Oh Philadelphia, can’t we have nice things? Can’t we even have trashy things? Apparently not, not even in our nicest, least seemingly trashy neighborhoods. For lo, the Daily News reports that the pride of city redevelopment, East Passyunk, is slowly filling with garbage.
For those of you living under a rock (or perhaps a stinking trash mound), East Passyunk is pretty much the winningest neighborhood in Philly right now, attracting tourist, hipster and local alike with its combination of both classic- and nouveau-delicious eats, and atmospheric singing fountains (plus bars, record stores and Best-of-Philly-winning bakeries). As one Facebook commenter on my previous post extolling the demerits of the Piazza at Schmidt’s advised, all you have to do is take a look at this stretch of diagonal road to see what’s right with our city.
And yet somehow, according to the East Passyunk Revitalization Corporation, even the residents of this civic jewel seem to not give a care about keeping their streets filth-free. The Corporation bought and installed 30 wire trash bins, which the city had recently removed (to the chagrin of many residents) and replaced with fewer and farther-between Big Belly Solar Compactors. It was an effort on the Corporation’s part calculated to help the neighborhood, increasing trash-can convenience and access for visitors and residents, and a seemingly intuitive move: more trash cans, less waste on the streets.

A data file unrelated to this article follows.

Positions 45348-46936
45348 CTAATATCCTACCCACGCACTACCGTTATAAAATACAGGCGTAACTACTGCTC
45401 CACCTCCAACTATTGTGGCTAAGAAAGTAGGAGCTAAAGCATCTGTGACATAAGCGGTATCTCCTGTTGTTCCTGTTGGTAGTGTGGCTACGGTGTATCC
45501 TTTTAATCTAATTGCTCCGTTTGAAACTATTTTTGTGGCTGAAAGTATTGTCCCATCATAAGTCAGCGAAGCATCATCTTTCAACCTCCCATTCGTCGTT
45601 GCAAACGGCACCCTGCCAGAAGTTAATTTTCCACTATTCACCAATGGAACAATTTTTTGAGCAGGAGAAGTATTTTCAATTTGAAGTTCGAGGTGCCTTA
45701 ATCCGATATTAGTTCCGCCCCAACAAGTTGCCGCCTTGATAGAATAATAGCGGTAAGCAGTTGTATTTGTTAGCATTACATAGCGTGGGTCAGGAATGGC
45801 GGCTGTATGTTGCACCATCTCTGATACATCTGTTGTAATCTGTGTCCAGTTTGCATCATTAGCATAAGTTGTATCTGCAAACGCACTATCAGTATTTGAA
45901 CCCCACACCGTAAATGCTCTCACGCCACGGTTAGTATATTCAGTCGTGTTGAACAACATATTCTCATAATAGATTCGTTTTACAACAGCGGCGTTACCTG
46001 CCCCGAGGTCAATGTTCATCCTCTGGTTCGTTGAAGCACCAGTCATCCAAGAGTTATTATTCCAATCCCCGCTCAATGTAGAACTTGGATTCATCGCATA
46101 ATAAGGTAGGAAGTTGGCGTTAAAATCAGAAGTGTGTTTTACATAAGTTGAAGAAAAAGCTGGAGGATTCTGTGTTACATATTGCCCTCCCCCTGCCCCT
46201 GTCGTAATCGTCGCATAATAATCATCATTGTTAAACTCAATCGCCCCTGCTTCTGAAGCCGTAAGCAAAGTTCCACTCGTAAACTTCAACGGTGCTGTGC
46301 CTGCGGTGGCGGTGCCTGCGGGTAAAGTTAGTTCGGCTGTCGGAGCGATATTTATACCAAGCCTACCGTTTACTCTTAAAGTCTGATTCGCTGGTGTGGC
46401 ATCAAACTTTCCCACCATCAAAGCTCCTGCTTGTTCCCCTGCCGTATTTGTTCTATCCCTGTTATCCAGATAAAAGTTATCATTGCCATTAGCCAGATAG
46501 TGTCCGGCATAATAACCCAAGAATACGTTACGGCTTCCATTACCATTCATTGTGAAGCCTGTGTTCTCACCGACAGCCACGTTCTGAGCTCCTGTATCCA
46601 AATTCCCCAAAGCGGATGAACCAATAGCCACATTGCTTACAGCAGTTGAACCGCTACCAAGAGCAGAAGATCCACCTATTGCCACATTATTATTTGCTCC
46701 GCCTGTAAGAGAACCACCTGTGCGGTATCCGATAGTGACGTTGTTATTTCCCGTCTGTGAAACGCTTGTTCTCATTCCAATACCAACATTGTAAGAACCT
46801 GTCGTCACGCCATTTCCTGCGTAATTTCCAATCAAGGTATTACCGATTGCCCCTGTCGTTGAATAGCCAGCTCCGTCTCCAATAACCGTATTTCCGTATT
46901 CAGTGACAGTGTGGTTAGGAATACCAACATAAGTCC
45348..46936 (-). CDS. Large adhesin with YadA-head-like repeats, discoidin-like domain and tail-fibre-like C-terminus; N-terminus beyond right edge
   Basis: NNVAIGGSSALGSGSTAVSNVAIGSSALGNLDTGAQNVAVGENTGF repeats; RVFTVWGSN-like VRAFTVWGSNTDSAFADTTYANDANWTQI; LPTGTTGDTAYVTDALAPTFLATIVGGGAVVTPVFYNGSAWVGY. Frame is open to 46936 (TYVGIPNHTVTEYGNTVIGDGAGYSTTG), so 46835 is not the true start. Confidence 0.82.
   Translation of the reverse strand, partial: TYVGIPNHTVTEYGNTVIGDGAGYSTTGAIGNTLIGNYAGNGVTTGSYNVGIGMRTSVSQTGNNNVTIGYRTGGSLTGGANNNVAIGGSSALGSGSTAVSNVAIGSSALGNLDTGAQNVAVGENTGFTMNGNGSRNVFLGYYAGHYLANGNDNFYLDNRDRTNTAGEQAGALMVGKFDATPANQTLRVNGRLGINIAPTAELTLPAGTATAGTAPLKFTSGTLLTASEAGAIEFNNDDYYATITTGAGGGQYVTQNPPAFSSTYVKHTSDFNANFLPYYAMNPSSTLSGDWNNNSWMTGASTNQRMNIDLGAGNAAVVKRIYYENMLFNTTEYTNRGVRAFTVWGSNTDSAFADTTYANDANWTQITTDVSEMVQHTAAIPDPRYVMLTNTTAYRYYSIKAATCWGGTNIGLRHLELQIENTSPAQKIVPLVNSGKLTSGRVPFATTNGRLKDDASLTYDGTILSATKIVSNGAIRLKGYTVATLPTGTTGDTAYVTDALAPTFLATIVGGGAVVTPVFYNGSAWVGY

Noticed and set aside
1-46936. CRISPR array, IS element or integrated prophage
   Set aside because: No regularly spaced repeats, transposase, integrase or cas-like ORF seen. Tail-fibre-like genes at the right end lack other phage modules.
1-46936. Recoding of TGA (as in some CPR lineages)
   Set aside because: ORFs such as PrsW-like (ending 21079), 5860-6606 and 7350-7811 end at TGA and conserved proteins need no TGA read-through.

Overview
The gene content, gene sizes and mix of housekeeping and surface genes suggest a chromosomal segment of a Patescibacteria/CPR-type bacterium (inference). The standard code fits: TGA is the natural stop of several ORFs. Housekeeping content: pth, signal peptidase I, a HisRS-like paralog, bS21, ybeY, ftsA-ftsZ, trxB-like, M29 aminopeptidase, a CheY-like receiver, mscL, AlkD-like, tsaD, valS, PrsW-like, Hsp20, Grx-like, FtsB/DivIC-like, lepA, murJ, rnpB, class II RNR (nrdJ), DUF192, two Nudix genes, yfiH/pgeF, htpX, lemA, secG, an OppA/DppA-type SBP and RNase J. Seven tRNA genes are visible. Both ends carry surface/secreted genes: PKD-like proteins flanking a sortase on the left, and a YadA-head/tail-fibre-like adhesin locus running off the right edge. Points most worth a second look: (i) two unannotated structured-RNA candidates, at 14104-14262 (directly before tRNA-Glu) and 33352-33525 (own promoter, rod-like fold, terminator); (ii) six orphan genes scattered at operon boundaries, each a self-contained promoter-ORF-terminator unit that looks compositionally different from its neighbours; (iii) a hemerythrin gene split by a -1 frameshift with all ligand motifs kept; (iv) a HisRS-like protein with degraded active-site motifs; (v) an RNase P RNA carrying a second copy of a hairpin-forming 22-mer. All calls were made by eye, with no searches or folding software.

If only. It seems that wherever there’s an open trash container with no device to limit the volume of filth we’re able to stuff into it, Philadelphians are happy to pile on bags of household garbage, mounds of packing material, pounds of chicken bones and, yes, an entire couch. Or anyway, so states the Daily News article.
And as a resident of East Passyunk, unfortunately, so state I.
Since moving to the neighborhood a year ago, I’ve been continually astonished by the joys this pocket of Philly has to offer: the 13th street Christmas lights display, the chess players by the fountain, the delicacies at Artisan Boulangerie Pattiserie. And yet every week or so, walking past the bustling patio at Cantina on my way to the Acme or the gym, I find myself tiptoeing over myriad bags of garbage, fording rivulets of trash juice to cross the street. I know South Philly wasn’t built to contain the volume of inhabitants it currently boasts, but seriously guys, come on: Is it really so hard to keep your chicken bones in the bin for a day or two? Is it necessary to pile dead branches by the municipal trash can so that they practically stab me in the face when I walk by?
I could talk about the volume of waste we as a society seem hell-bent on producing, and how much that scares me, but I know you’re tired of hearing me use this city as a subject example of things wrong in the world—and frankly, I’m tired of doing it. Because if we love this town, and I know we do, then we might need to suffer a few inconveniences for its sake: Keep a few more bags of trash around the house a few more days rather than chuck them in the nearest street bin. Consider it a gesture of good faith in our streets, and in each other.